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Bowlers find the silver line

Millennium Lanes: Trio friends on and off the lanes
Dustin Sobry and Adin MacDiarmid from Millennium Lanes both won silver medals at the five-pin provincial rounds of the national championships in Edmonton earlier this month. Mariah Delehay, missing, also won a silver medal.

Okotoks area bowlers struck silver at the provincial championships.

Adin MacDiarmid, Dustin Sobry and Mariah Delehay all won silver medals at the provincial rounds of the national championships in St. Albert and Edmonton on November.

The 10-year-old MacDiarmid was second in the scratch portion of the Bantam Boys division.

He went into the tournament with a 151 average. He would garner 970 points over the six-games to finish second – and earning him a spot in the three-person stepladder roll-off.

He started his first of the six games with a 143.

“My games then started going up by 23,” said MacDiarmid, who had a 166 in his second game and 189 in the third game.

He rounded out his six-] games with a 160, a 140 and 172.

Staying positive was the key to hitting the strike zone.

“You do better when you are having fun,” he said. “I was confident.”

MacDiarmid’s six-game total of 970 placed him second, qualifying him for the stepladder final – that is the second and third place bowlers go head to head to see who will face the no. 1 bowler for the Alberta title.

MacDiarmid bowled his best game of the tournament with a 195 to down Ryan Eisenbart from Calgary in the semifinal.

The highlight of MacDiarmid’s semi victory was two strikes in a row followed by leaving just the corner pin.

He finished just behind Ian Holt in the final game.

Dustin Sobry, 10, was a surprised silver medallist in the points-over-average category for Bantam.

His average going into the tournament was 113 — he would finish with 136 points over his average over six games.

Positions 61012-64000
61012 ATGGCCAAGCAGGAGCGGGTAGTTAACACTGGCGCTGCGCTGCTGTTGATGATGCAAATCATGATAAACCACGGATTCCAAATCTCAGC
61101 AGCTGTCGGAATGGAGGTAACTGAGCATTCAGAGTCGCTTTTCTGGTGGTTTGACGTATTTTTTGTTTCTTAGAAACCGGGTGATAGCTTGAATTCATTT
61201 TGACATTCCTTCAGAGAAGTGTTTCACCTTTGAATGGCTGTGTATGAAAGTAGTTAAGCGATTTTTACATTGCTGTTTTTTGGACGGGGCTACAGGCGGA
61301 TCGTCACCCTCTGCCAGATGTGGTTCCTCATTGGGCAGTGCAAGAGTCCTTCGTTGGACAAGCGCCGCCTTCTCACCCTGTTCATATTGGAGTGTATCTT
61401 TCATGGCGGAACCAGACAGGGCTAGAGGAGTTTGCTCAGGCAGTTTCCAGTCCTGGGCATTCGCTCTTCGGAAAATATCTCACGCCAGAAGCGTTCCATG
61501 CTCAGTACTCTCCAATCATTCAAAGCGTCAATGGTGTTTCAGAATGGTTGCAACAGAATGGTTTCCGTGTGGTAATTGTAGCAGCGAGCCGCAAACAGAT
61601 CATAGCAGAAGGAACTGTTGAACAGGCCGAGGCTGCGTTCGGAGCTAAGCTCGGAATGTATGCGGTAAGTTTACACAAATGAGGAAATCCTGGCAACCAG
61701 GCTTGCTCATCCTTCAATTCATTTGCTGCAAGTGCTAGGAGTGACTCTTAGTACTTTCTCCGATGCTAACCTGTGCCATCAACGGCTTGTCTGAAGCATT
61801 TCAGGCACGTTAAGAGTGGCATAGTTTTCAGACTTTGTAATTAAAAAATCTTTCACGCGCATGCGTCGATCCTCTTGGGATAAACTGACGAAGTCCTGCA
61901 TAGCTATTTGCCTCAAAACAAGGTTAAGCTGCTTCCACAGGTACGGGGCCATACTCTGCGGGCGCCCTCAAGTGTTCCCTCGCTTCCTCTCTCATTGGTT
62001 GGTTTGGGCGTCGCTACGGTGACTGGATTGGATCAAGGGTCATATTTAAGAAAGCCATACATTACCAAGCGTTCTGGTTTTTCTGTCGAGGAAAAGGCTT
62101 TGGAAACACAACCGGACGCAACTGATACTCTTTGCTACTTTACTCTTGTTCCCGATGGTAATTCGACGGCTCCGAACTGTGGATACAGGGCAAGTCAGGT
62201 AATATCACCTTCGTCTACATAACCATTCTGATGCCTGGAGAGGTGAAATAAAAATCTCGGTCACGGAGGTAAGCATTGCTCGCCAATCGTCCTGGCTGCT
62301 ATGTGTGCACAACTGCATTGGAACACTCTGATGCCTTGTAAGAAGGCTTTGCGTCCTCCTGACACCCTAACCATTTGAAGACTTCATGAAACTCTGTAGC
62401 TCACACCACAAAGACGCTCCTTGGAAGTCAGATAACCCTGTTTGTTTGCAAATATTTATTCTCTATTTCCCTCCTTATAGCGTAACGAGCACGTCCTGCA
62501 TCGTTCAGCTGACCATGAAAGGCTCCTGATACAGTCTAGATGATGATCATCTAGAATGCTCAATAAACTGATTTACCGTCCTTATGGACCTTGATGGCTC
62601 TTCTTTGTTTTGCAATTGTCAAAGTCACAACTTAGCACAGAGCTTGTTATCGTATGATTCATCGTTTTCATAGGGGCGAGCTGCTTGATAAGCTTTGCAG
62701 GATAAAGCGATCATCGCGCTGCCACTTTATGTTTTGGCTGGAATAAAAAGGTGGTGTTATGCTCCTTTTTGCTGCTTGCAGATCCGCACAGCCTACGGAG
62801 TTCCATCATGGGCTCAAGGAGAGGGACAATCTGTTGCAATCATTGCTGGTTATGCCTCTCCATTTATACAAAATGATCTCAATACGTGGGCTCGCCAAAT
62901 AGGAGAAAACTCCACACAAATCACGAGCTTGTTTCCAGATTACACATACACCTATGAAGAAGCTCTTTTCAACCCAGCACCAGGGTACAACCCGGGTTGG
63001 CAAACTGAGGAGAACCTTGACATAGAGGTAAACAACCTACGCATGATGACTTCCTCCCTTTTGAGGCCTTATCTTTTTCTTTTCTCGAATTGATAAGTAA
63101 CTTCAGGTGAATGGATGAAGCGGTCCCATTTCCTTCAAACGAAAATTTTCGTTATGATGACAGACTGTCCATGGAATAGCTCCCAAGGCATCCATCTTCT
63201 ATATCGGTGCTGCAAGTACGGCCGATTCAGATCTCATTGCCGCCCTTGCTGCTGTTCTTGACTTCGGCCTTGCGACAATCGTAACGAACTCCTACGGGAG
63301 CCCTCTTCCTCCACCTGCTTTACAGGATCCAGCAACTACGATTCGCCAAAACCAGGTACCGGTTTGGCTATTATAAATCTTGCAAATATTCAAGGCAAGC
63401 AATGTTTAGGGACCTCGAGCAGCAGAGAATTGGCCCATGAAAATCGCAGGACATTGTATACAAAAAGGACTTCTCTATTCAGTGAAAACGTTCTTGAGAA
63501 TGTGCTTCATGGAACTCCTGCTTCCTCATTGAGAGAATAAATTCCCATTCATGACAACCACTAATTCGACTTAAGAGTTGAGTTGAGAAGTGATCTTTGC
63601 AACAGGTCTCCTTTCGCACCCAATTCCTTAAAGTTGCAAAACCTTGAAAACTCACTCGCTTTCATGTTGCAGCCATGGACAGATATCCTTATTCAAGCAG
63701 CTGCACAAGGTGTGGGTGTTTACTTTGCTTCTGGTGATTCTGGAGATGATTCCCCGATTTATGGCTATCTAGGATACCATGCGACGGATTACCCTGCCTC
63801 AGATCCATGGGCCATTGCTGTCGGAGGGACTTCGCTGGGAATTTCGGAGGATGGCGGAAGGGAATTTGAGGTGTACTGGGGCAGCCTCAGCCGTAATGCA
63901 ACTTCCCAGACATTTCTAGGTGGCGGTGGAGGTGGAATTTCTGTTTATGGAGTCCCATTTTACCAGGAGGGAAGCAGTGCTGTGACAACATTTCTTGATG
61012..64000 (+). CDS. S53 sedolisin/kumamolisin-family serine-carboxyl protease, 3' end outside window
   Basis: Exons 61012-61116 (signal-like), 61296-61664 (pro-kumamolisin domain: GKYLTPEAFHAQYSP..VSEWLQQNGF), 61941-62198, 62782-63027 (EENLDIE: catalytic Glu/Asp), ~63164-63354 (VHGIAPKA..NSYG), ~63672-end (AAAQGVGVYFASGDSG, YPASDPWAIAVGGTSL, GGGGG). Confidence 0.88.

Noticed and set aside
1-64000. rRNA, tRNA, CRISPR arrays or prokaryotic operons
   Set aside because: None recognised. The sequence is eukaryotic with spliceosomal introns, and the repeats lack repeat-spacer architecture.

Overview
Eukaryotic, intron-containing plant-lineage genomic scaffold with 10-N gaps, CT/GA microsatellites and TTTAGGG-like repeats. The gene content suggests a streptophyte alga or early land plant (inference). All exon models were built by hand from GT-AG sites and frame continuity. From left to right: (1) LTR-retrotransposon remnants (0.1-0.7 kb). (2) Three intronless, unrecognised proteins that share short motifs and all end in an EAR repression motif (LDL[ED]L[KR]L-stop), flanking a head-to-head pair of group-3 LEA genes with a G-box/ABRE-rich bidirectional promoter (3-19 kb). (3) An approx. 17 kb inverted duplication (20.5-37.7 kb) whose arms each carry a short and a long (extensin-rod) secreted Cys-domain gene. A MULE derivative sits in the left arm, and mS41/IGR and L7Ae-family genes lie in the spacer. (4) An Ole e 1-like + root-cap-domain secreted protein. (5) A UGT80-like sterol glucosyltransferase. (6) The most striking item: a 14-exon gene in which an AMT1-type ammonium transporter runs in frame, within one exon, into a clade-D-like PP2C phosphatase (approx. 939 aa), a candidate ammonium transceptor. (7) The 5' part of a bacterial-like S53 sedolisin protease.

He started with a 144 in the opening game.

“That gave me some confidence to actually get a medal and possibly win,” the Westmount School student said of the opening game.

He had a 105 in his second game, but put that behind him.

“I just said to myself that I need to compensate for that and I did for the rest of my games,” Sobry said. “I never worried about it and that’s why I think I got a medal.”

He said he gets a lot of help from his dad, Darrell Sobry.

“He helps me every day — I come here on Saturday and he tells me what I need to improve on.”

He had some added incentive – he wanted to do well for his grandmother.

Dustin said his grandmother was ailing.

“That had some influence on me to win,” Dustin said. “She’s okay.”

The surprise came when he found out he won silver.

He was originally awarded the bronze, but a math error was corrected and Dustin was awarded the higher medal.

Dad also played a trick on his son as they were driving out to Manitoba.

“He started it off by saying: ‘Dustin, I’m sorry, but you didn’t get the bronze medal,’’’ Dustin said with a chuckle. “He waited about 10 seconds and said. ‘You got silver.’

“I was at first sad and as soon as he said I got silver, I was mad and happy as the exact same time.”

Millennium Lanes youth coach Kyle Honish said Mariah Delehay got over a tough first game to take the silver medal in the Junior girls points over average. She finished 147 points above her average over the six games.

She went in with an average of 135 and the 14-year-old averaged 160 at provincials.

“Her first game was a rough one at 115,” said Kyle Honish, a Millennium Lanes youth coach. “But Mariah is always very upbeat. Low scores don’t bother her, there’s always a smile on her face and just keeps going at it.”

Delehay finished with a fury with her final three games of 177, 173 and 186.



Bruce Campbell

About the Author: Bruce Campbell

Bruce Campbell is the editor for and the Western Wheel newspaper. He is a graduate of Mount Royal College journalism program, 1991. For story tips contact
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